He is talking about getting rid of anything that would lead you to do what he has already talked about in this passage:

  • competing with others for status
  • unnecessarily rejecting others just because they are from another group or are different
  • or causing little ones to stumble

And the warning part applies to this as well. And it is clearly stated. If we don’t do this, and tear apart the church, we will be thrown into Gehenna. (See 1 Corinthians 3:16-17 for a similar warning about what will happen to those who tear apart the church.)

In Luke 17:3 these amputation sayings are paraphrased like this, “Pay attention to yourselves.” Jesus is saying, look at your own life to see what might cause you to do one of these things – and get rid of it.

Well, this raises the question –

What do you need to amputate?

What leads you to sin in general? What causes you to give in to your weaknesses? Here are some examples of such stumbling blocks:

  • If you struggle with alcohol addiction, this could be a person or a place that encourages you to give in to your weakness.
  • If you struggle with pornography, unfiltered access to the internet could be a stumbling block.
  • If you are a new Christian, hanging out with old friends who pressure you to forsake Jesus would be a stumbling block

Let’s get more specific – what might lead you to damage the peace of the church? Being too competitive? Always wanting your own way? Allowing yourself to hold on to some bitterness? Not dealing with conflicts, because you don’t like to do this? Being so comfortable with the way things are, that when someone new comes who is different, you get upset. Feeling superior to those who don’t know as much as you? Any of these things might well lead you to damage relationships in the church, and so if they lead you to this you need to separate from them.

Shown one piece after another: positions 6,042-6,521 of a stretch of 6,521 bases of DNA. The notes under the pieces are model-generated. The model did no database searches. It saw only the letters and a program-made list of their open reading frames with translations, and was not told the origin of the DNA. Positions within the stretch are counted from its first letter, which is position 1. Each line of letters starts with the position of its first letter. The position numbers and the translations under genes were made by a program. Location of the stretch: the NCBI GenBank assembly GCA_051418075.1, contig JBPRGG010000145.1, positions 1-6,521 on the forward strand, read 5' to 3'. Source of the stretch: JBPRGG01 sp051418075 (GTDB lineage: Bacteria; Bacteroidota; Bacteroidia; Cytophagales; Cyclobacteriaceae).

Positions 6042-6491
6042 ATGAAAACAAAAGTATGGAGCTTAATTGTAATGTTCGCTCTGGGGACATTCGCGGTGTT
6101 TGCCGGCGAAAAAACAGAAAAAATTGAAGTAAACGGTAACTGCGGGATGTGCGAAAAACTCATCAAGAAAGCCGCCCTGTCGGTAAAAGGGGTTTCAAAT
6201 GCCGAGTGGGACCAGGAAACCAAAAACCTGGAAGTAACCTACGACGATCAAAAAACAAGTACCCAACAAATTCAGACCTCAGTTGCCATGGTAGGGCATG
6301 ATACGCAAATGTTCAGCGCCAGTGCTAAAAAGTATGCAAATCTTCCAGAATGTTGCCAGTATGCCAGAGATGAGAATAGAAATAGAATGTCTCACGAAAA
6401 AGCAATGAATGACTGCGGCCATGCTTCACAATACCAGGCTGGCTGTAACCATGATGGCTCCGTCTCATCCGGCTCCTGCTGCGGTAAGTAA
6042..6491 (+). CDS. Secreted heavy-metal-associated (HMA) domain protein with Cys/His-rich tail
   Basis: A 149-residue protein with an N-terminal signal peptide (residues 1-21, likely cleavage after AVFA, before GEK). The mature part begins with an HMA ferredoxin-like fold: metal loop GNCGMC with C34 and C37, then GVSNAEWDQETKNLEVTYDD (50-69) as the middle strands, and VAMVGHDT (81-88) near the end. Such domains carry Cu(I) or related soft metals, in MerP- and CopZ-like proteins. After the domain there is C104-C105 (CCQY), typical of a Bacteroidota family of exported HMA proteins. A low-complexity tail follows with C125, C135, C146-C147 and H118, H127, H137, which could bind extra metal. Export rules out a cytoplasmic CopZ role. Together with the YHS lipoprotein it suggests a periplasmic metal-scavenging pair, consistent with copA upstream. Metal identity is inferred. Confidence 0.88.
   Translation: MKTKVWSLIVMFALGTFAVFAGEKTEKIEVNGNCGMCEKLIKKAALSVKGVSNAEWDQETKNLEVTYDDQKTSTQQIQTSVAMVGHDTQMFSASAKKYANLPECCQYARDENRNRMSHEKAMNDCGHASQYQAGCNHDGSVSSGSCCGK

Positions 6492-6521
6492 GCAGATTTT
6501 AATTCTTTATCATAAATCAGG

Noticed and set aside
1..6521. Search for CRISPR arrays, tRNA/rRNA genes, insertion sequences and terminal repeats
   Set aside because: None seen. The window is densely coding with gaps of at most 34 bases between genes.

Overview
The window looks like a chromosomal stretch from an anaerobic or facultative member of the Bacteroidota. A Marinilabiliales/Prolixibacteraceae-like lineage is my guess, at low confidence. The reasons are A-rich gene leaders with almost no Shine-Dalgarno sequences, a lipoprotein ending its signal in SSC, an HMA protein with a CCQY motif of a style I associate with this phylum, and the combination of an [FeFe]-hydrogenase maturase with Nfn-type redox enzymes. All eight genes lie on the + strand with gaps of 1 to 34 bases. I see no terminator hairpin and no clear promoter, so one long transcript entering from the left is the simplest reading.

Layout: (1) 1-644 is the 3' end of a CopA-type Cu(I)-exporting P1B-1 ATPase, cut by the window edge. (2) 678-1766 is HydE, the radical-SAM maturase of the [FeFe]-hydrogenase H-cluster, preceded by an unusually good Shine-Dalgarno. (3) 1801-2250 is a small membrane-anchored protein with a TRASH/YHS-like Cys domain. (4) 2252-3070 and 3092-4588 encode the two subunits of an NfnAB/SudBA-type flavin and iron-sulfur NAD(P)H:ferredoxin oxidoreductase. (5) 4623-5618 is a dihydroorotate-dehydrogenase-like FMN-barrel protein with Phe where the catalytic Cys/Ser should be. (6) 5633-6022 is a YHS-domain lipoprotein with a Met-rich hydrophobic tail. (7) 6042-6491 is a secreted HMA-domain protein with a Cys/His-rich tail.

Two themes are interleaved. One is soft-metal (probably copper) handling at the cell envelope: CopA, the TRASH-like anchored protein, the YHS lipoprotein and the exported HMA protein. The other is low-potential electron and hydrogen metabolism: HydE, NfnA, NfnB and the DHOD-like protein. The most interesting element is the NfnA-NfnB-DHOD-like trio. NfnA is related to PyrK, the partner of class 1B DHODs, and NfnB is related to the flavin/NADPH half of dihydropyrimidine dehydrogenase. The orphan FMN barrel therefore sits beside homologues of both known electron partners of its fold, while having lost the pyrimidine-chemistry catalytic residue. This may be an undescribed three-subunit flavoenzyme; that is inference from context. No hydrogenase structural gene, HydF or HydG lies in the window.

In relation to all these stumbling blocks, there may be sacrifices, but the reward is more than worth it. We will enter eternal life in the kingdom of God.

Next Jesus gives us –

Three salt sayings

The first is in v. 49 – “For everyone will be salted with fire.” This is difficult to make sense of. There’s not much to go with. Our help comes from the context just before. It is connected to verse 48 by the theme of fire and judgment.

The point is that everyone will be judged. Just as salt is sprinkled or poured out, so will the fire of judgment come upon all, even if you are one of the twelve. So the amputation warnings apply to them and to all disciples.

Now, the righteous will not experience the fire of Gehenna. But a refining fire is connected to what the righteous will experience on the last day in Malachi 3:2-3. So both the righteous and the wicked will experience fire at the final judgment. (On salt and judgment – Genesis 19:24-26; Deuteronomy 29:23; On fire judging the work of Christians – 1 Corinthians 3:12-15. This text is also connected to breaking apart the church – 1 Corinthians 3:16-17.)

v. 50a – “Salt is good, but if the salt has lost its saltiness, how will you make it salty again?” Salt had many uses: preservation, seasoning, fertilizer and more. It had real value. As Jesus says, “Salt is good.”

Here the disciples are the salt, who have been made salty by living out Jesus’ teaching (Matthew 5:13). But there is a warning. If you lose your saltiness, that is, you are unfaithful to my teaching – how will you be made salty again? If we don’t practice Jesus’ teaching we aren’t worth anything as disciples. Salt is good, but un-salty salt isn’t.

In Matthew 5:13 this saying is coupled with a clear statement of judgment. For such salt “is no longer good for anything except to be thrown out and trampled under people’s feet.”

The application of this can be broad, to any teaching of Jesus (Matthew 5, Luke 14), but here it is focused on whether we are living in peace with one another in the church.

9:50b – “Have salt in yourselves . . .” Here the salt is simply Jesus’ teaching. He is saying, take to heart my teaching. Put it into practice. Again, specifically focusing on relationships in the church.

And then finally, 9:50c – “. . . and be at peace with one another.” This is the summary message of the whole of Mark 9:33-50, which begins with arguing and ends with this exhortation to peace.

Let me end with a question –

How salty are you?

Are you putting this teaching of Jesus into practice?

  • Lowering yourself to serve others?
  • Accepting others from groups that are different than yours?
  • Helping little ones who are weak and susceptible to falling?
  • And in general, living at peace with one another?

If you are putting Jesus’ teaching into practice, you are salty salt and you are useful for all kinds of good things in the kingdom. Let us all put this teaching into practice.

William Higgins